- Uses: Cacao butter has a significantly more bitter taste than cocoa butter, so it can't always be swapped 1:1 for one another. They can technically be used in the same way, but will give quite different tastes! Cacao is typically used for healthier versions of chocolate & chocolate dishes, whereas cocoa is used for baked goods & hot chocolate.
My families favourite is to use a combination of cacao butter & cocoa butters. This gives us the best of both worlds with the health benefits and the milder flavour! The choice is yours!
PIN THIS vegan MILK chocolate recipe for later
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Happy Easter everyone!
- 200 g Cacao Nibs aka cocoa nibs
- 230 g Cacao Butter OR Cocoa Butter (can use a mix of cacao butter and cocoa butter for a much milder taste)
- 100 g Cane Sugar * I grind my own (instructions in recipe) but you can use any natural powdered sugar
- 65 g Coconut Sugar * optional or use all cane sugar
- 150 g Coconut Milk Powder
- ½ seeds 1 Vanilla Bean * optional but recommended
- ¼ tsp Sea Salt * optional but recommended (about 1.5g)
MISE EN PLACE - PREPARATIONS
Set up Double Boiler
- Add water to a small pot and place a bowl that just fits on top. Ensure that the bowl is not touching the water. Remove bowl and bring water to a boil.
Prepare your ingredients
- Chop cacao butter into thin slices. Extract the vanilla beans. See my white chocolate video for details if you are unsure how to do this.230 g Cacao Butter OR Cocoa Butter
- Blend sugars, salt and vanilla beans in a high speed blender starting on low and progressing to high for about 1-2 mins until reaches a powdered consistency (like icing sugar). If you are using store bought coconut milk powder - blend it with the sugars. If using my homemade coconut milk powder it will be added later!100 g Cane Sugar, 65 g Coconut Sugar, 150 g Coconut Milk Powder, 1/2 seeds 1 Vanilla Bean, 1/4 tsp Sea Salt
Roast Cacao Nibs
- Preheat oven to 250°F (120°C). Spread cacao nibs (aka cocoa nibs) on a baking tray lined with parchment paper. Roast nibs for 10 minutes until fragrant and slightly darkened.200 g Cacao Nibs
Melt 1/2 Cacao Butter (while cacao nibs are roasting)
- Once the water comes to a boil on the double boiler. Turn the stove off and place the bowl, with 1/2 cacao butter (115g) in it, on top of the pot. Do not let any water get into the bowl or it will cause the chocolate to seize (clump & separate).
- Whisk continuously until cacao butter is totally melted.
Blend Cacao Nibs with Melted Cacao Butter
- Pour the roasted cacao nibs and the 115g melted cacao butter into the high speed blender & blend starting on low, then high for 2-5 minutes until it reaches a smooth liquid consistency. Be patient with this, it takes a little time. It will first begin to form a paste, then slowly increase the speed and it will begin to liquify as the fats are released from the cacao nibs.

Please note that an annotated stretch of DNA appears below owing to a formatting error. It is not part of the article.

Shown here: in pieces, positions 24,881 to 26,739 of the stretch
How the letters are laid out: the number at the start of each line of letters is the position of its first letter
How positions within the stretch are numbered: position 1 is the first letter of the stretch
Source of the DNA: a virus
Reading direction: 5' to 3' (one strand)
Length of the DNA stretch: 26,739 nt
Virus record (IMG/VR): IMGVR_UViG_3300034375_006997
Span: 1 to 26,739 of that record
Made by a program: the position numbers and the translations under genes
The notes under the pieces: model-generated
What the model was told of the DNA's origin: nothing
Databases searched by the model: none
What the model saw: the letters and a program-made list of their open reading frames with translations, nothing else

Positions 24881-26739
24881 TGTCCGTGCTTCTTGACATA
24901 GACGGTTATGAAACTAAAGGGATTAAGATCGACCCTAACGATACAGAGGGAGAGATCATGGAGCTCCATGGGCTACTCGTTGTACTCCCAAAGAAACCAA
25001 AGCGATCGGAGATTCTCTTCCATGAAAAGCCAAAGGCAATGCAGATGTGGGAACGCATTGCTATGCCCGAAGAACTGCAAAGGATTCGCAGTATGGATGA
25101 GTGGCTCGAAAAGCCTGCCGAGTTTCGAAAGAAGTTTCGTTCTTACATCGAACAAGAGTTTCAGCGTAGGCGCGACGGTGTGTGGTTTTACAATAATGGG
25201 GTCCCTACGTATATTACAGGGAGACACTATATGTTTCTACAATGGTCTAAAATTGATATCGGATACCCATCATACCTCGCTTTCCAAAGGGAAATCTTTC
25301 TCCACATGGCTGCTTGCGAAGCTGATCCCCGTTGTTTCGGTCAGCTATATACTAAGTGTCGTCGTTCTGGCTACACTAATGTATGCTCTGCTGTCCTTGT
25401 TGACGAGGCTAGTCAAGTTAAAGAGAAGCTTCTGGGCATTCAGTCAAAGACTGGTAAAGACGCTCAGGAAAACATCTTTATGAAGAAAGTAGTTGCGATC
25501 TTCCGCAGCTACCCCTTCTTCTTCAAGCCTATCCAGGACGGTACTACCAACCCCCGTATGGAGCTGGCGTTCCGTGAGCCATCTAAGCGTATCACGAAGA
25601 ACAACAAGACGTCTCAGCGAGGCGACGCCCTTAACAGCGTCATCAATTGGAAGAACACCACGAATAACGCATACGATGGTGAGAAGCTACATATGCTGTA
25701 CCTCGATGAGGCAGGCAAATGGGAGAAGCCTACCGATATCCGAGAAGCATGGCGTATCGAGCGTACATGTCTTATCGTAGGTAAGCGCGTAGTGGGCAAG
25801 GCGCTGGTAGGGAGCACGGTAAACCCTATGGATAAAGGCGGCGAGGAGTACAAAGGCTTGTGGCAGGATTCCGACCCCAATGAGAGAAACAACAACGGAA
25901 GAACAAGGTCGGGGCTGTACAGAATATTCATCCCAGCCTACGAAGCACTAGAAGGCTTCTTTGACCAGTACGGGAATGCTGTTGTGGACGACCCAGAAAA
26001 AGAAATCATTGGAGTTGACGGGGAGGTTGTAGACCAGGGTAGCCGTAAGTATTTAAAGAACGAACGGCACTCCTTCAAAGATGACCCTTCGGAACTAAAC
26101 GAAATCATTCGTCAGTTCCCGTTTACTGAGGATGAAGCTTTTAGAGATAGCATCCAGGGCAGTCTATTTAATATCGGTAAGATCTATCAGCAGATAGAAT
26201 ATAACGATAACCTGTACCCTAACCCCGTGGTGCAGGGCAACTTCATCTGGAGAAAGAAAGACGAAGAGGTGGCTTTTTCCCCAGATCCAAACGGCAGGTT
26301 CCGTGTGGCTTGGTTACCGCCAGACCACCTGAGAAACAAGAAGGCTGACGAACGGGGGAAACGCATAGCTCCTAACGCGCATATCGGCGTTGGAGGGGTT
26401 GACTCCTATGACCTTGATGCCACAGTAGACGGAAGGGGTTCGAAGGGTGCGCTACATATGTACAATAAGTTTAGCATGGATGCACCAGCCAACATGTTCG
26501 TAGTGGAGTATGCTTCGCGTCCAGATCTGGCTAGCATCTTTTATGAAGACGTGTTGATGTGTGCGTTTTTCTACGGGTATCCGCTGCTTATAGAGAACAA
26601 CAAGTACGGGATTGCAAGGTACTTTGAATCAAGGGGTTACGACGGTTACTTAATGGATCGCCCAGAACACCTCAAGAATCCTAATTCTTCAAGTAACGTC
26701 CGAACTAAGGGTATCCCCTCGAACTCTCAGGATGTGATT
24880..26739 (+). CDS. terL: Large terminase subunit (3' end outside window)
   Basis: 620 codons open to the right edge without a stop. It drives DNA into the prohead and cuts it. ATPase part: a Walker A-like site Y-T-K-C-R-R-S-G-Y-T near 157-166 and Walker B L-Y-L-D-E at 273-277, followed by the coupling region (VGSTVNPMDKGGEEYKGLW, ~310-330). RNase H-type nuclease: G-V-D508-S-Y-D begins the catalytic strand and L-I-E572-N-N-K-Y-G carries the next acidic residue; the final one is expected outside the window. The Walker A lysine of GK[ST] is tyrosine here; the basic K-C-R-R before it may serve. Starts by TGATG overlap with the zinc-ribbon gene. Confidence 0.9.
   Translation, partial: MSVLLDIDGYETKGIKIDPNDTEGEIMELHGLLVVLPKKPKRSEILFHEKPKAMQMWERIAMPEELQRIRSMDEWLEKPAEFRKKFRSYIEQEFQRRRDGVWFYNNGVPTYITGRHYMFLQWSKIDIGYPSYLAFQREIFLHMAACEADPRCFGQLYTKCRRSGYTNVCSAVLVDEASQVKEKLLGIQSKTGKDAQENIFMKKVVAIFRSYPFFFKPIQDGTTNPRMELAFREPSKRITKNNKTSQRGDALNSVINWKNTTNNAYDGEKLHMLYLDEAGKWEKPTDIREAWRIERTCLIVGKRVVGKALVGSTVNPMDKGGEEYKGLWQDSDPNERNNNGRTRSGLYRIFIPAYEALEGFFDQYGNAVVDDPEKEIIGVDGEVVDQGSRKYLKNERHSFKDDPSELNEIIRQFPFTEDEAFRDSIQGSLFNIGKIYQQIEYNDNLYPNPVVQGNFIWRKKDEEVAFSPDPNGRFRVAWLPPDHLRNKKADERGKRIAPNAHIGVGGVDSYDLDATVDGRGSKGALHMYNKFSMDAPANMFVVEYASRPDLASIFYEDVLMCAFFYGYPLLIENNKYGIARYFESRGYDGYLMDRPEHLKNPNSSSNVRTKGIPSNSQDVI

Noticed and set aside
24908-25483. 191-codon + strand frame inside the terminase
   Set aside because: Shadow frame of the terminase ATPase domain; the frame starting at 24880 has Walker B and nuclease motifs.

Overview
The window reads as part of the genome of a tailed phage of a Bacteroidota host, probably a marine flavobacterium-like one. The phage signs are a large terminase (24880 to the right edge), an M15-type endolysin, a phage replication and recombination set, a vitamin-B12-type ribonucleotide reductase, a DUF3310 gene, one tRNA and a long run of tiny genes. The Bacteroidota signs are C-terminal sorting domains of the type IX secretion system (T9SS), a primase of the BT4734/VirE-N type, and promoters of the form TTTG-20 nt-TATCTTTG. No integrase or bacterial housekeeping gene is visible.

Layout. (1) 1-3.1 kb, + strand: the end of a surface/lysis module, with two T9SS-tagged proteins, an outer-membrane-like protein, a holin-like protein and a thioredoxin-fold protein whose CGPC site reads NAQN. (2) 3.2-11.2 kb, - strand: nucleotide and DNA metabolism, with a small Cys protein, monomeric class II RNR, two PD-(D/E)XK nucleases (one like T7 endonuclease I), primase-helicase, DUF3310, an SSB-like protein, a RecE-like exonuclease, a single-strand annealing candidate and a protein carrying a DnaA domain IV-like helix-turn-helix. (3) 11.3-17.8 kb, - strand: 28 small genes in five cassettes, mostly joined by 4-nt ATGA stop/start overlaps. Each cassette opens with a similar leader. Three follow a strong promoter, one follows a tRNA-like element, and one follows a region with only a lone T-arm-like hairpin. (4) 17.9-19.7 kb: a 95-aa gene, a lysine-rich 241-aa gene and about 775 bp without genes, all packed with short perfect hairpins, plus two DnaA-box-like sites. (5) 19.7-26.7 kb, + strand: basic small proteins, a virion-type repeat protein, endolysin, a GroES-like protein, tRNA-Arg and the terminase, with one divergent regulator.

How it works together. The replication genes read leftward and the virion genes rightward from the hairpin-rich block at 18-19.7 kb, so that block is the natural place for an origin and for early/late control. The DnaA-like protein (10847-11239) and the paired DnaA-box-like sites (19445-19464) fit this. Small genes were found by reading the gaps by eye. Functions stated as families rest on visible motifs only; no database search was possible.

- If using homemade coconut milk powder, add it to the blender once the above mixture becomes liquid and continue mixing for 1 minute.150 g Coconut Milk Powder
Add Dry Powdered Sugar mixture
- Slowly add the powdered sugar, salt, vanilla and coconut milk powder (if using store bought) mixture to the blender, adding a little at a time and blend until smooth.
Add Optional Flavouring and Place Chocolate in Moulds
- Add any flavouring you'd like to the liquid chocolate and gently mix in.
- Place your silicone mould(s) on a baking tray.
- Carefully release the steam when opening the blender lid, it's hot! Pour the chocolate into the silicone moulds.
Chill to Set
- If you'd like to create the perfect looking chocolates, allow the chocolate to cool on the counter at room temperature for 1 hour. This will prevent any white streaks from forming on the top.
- Chill in the refrigerator for at least 30 minutes or ideally 1-2 hours (if you can wait that long)! You can also do the "quick chill method" and place it directly into the freezer for 20-30 mins.
- Remove from refrigerator & gently push chocolate out of moulds.
- Enjoy! I recommend keeping this chocolate wrapped in parchment, then inside an air tight container in a cool place. Keeps well in the refrigerator for at least 2 weeks and for months in the freezer. It will soften a little at room temperature.
- Do NOT get water into the chocolate at any point! It will seize & the chocolate will separate.
- My kids prefer the taste of the milk chocolate I make with 1/2 cocoa butter (115g) and half cacao butter (115g) as cacao butter has a much stronger flavour. Try mixing the two & slowly increasing the amount of cacao each time you make it!